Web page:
But, as the Yale and Berkeley researchers write, the price tag for the customer is less a financial one and more of a psychological one. There is a barrier for people to talk about brands or products since there is a risk of losing social currency if that recommendation turns out to be a bad one. If a friend recommends a restaurant to you and you have a bad time, it’s going to be tough for that experience not to reflect back on that friend. And, as a result, you might think twice before accepting another food-related recommendation from that person. And there is also an opportunity cost involved. After all, there are other things you could be doing with your time than recommending a brand or product to a friend, like going online and complaining about the final season of Game of Thrones.
The key here is that the rewards and incentives you offer must balance both the material cost to your company and outweigh the social cost to your customers referring you to their friends and family.
Freemium and referral together?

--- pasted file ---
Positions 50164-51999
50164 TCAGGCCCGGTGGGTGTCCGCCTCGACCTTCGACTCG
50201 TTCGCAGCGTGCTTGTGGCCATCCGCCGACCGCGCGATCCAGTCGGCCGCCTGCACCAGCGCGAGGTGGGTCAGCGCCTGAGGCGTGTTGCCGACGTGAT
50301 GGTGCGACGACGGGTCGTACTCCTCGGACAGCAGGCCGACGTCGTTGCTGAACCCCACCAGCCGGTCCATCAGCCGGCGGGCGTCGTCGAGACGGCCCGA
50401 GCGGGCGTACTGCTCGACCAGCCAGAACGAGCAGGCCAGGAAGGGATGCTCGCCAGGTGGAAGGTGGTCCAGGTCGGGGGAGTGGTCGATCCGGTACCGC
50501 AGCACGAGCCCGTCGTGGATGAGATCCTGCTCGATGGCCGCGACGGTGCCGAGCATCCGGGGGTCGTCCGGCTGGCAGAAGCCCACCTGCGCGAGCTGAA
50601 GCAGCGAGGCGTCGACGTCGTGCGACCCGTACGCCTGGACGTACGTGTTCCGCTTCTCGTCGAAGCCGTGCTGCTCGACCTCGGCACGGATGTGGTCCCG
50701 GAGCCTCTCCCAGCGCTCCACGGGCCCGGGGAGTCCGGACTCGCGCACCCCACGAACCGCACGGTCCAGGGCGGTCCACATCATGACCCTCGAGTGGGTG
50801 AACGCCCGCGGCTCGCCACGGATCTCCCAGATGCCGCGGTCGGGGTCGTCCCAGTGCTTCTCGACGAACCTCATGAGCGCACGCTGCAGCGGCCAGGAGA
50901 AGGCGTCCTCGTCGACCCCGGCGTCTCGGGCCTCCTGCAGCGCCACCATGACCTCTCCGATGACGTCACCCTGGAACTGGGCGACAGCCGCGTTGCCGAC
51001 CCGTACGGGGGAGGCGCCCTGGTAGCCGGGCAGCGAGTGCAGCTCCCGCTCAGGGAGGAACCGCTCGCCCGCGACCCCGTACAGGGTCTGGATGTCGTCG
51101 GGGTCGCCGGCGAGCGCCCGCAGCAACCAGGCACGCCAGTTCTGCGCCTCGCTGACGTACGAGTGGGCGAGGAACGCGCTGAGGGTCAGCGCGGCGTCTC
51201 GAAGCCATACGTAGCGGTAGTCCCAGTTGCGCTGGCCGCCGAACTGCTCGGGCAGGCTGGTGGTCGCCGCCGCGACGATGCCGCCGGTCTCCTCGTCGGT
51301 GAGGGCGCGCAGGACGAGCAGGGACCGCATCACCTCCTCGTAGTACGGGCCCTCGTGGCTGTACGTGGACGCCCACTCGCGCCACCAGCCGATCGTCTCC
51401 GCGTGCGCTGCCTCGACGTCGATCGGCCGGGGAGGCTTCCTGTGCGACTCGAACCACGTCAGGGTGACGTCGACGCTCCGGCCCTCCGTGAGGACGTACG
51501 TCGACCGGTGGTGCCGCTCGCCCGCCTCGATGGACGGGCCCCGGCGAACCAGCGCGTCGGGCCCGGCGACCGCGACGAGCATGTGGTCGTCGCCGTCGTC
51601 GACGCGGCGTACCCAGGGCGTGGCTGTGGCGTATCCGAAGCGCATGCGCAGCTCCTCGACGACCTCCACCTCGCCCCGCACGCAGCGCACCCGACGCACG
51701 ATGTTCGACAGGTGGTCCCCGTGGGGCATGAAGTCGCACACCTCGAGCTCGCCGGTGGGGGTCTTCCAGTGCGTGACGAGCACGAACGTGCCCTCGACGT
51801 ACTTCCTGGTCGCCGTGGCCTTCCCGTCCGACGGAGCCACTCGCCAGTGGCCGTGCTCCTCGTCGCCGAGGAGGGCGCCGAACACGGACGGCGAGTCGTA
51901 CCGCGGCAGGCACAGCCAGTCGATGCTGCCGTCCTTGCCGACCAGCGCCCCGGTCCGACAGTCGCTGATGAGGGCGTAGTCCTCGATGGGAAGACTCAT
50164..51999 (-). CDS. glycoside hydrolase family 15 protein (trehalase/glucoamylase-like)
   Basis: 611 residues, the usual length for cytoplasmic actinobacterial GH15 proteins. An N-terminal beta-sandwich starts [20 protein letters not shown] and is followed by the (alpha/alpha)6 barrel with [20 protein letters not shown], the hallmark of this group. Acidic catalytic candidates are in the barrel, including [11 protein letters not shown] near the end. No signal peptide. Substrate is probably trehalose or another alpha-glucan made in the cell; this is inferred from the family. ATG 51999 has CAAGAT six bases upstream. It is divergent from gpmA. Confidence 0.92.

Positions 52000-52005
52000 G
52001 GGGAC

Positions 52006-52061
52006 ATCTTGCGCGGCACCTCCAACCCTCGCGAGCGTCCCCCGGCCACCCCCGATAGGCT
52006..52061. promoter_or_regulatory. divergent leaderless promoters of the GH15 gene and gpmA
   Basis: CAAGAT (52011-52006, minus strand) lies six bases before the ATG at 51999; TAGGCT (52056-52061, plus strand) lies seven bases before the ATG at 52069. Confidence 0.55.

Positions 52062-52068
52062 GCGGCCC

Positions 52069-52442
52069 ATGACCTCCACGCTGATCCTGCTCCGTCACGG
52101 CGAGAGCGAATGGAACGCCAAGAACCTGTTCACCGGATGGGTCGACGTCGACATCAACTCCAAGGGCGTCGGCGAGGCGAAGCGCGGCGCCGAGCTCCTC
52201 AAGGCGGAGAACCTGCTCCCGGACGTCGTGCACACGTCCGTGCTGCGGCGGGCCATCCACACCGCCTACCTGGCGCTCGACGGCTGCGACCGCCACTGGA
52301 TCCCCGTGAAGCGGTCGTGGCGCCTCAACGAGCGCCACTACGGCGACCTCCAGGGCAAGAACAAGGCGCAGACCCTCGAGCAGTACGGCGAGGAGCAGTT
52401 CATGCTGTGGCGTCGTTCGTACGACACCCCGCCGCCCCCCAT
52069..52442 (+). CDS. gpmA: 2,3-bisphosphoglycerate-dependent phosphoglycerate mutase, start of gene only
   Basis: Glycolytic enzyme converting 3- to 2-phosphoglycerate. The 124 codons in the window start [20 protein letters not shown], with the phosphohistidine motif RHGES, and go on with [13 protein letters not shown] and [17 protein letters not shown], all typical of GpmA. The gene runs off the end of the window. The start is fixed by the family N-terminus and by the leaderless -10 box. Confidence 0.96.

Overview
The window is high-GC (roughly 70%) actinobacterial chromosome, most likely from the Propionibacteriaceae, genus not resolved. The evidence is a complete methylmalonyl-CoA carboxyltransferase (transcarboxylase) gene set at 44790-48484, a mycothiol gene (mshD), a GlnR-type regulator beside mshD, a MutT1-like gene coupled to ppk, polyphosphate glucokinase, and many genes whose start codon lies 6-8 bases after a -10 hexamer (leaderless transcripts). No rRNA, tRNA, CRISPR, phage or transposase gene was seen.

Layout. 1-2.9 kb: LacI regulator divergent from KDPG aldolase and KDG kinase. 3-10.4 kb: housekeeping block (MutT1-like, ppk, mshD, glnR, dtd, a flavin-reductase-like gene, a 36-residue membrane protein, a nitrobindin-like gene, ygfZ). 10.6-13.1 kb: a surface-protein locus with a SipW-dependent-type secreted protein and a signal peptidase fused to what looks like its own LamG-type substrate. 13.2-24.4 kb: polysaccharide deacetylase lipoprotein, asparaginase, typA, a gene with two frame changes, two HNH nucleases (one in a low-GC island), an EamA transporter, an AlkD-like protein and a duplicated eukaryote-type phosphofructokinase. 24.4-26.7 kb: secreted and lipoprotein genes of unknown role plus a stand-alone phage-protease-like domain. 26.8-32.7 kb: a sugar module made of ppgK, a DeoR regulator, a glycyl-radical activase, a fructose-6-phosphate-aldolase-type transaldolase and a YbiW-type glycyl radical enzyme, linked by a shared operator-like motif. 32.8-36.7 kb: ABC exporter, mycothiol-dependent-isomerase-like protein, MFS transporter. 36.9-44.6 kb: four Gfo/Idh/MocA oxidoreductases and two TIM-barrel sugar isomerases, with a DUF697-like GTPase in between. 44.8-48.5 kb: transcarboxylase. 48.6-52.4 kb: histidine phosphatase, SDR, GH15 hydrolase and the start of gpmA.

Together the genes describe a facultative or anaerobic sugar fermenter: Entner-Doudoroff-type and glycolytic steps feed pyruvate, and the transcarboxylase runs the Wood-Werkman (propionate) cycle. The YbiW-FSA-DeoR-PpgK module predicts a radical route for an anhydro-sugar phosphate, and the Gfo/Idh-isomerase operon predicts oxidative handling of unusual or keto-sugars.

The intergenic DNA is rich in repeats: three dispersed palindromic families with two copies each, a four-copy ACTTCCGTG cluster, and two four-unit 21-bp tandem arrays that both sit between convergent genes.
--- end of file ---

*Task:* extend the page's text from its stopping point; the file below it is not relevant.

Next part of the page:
As the researchers found, provided that your costs of production are low like Dropbox, then the best strategy for fueling word-of-mouth for a brand or product is both deploying a referral program that encourages existing customers to refer-in their friends and family and leveraging a freemium model that enables customers to try a product risk-free.
But whereas freemium seems limited to cases with low production costs, referral marketing works in just about every context. So it’s imperative that you have a referral program up and running, otherwise, word-of-mouth might just remain forever out of reach.
With the science on referral’s side, whether you already have a referral program or are just looking to get started, we would be happy to share what we have learned from working with over a hundred leading brands and retailers. And of course, as we don’t pretend to have all the answers, we would also love to learn from your experiences and hear what has or has not worked for you. So why not reach out and let’s begin a conversation?